Photo credit @MIGSInstitute

At the MIGS Conference, I was able to present our current research and display two of our videos to the audience. Our research was well received and we received offers to continue our research with various partners both within the U.S. and Canada. Further, I was asked to be part of the third day of the conference titled “The North American Working Group to Counter Violent Extremism”. This session was “closed” to the public and brought together for the first time leading experts, academics, diplomats, government officials and civil society leaders from the US and Canada to cooperatively formulate strategies on countering online extremism. Upon the conclusion of our working group, MIGS has taken the initiative to establish research-based recommendations and guidelines for use by policymakers, government and non-government agencies, security services, civil society groups, and the private sector. This research report will be disseminated within the United States and Canada in the upcoming month.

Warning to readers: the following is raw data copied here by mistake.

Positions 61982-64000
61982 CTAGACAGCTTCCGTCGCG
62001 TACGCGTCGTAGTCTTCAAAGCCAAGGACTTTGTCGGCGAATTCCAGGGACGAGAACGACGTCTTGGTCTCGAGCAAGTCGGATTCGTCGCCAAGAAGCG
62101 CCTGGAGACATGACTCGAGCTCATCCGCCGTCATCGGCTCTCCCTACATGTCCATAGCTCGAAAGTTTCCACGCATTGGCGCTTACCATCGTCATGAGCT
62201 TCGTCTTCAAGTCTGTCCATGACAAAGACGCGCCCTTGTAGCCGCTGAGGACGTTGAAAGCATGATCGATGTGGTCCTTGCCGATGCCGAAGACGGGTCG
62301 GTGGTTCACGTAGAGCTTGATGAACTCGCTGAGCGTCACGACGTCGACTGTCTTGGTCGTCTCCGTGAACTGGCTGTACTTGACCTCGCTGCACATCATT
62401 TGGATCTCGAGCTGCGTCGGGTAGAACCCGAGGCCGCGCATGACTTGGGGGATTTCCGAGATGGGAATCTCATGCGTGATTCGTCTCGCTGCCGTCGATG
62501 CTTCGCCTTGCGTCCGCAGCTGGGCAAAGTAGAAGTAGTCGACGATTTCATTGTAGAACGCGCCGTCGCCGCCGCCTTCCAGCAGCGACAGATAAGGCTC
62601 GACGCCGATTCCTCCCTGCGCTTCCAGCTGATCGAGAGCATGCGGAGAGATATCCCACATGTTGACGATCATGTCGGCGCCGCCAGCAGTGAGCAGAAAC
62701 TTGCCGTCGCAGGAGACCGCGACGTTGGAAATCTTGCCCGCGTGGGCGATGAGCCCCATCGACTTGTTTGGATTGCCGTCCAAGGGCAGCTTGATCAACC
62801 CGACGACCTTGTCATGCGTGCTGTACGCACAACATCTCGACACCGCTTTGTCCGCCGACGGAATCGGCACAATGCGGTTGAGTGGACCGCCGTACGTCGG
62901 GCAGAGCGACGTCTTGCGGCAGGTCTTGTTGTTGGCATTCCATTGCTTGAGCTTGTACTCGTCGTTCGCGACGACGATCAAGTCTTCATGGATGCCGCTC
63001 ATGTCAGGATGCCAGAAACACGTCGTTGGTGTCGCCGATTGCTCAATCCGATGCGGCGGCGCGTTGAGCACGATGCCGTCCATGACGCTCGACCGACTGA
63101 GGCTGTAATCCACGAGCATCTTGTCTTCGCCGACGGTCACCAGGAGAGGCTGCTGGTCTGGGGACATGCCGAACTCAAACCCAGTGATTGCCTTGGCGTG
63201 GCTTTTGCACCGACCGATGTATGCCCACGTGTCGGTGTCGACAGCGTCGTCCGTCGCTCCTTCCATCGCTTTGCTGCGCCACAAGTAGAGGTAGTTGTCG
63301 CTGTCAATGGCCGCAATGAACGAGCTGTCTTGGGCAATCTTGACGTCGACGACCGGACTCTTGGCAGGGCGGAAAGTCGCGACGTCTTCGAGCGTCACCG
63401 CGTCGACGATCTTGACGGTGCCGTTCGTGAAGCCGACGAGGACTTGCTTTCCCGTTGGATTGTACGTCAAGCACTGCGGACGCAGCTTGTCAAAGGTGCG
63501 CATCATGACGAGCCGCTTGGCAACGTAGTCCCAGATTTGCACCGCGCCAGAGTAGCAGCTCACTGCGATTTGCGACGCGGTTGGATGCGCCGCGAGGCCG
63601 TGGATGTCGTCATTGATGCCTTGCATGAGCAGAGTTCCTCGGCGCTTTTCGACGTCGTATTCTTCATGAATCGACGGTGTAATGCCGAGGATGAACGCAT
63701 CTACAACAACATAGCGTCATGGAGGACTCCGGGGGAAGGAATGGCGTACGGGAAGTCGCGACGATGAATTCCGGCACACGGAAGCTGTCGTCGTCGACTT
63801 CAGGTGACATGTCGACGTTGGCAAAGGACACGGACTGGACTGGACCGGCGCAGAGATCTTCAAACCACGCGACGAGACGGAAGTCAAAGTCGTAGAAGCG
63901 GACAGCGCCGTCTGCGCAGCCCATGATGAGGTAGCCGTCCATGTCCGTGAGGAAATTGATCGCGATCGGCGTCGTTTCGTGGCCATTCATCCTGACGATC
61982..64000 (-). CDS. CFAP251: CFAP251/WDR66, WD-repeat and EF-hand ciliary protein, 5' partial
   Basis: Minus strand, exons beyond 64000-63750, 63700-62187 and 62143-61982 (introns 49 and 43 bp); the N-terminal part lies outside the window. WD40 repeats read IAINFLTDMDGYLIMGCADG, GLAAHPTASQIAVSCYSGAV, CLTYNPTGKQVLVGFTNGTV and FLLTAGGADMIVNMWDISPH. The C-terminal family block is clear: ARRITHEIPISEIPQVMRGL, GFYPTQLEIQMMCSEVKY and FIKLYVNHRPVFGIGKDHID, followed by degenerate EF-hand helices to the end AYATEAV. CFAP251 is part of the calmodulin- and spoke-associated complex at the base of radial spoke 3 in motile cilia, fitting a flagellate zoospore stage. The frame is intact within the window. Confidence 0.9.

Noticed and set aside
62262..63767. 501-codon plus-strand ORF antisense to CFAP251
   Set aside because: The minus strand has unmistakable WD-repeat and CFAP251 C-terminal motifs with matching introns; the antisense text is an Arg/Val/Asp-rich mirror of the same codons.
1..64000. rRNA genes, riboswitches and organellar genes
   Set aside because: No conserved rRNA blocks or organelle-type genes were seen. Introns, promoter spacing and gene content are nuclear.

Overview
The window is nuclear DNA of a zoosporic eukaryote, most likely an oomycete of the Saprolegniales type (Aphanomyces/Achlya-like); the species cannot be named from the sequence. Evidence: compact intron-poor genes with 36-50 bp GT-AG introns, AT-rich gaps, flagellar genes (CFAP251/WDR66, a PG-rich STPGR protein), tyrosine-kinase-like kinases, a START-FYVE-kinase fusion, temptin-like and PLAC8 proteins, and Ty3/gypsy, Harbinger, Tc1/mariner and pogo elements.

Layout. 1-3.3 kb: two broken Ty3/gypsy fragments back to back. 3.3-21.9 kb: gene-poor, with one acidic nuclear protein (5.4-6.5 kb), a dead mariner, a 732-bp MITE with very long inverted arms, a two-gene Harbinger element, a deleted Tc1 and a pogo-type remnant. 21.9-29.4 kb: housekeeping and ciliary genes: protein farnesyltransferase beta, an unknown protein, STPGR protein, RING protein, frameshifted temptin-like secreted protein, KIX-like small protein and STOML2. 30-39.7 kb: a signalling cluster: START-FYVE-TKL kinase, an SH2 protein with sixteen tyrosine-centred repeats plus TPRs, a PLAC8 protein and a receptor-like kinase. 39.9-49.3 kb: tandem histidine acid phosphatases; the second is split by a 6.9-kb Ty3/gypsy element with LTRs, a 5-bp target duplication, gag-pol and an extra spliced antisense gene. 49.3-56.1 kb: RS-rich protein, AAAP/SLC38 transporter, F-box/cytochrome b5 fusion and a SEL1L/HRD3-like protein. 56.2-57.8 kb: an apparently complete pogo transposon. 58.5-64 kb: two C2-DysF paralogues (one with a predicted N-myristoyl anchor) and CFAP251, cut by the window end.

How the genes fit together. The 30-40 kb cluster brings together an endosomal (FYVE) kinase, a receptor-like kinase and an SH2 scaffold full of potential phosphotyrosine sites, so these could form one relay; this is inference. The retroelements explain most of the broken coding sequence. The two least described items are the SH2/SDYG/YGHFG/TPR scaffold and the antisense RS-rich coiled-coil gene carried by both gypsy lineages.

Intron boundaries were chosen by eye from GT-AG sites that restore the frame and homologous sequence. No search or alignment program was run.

Photo credit @MIGSInstitute

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Nichols College Polling Project — The 2016 Presidential Election

by Erika Smith, PhD and Nick Gorgievski, PhD

The Project

When I first joined the faculty at Nichols College in the fall of 2014, Prof. Nick Gorgievski was assigned as my faculty mentor. Over the last two years Nick and I met to talk about our work at the College, our classes, our relative successes in fantasy football, and our shared passions for teaching in our disciplines, mathematics and political science respectively. We often speculated about the possibility of linking up two courses or developing a new course as a co-teaching opportunity. Advances in statistical theory and methods create new opportunities for the analysis of quantitative and qualitative social science data in fields such as political science, where researchers can apply statistical frameworks in the study of democracy and the relationship between people and policy, at all levels up from the individual to a national and international level.

The release of the fall 2016 schedules presented a unique opportunity. The Registrar assigned both my PSCI 204, “Introduction to Political Science” course and Nick’s MATH 215, “Statistics” course at 8:00A on Thursday mornings in neighboring classrooms in the Academic Building. How could we not take advantage of this great coincidence? (Thanks, Betin!)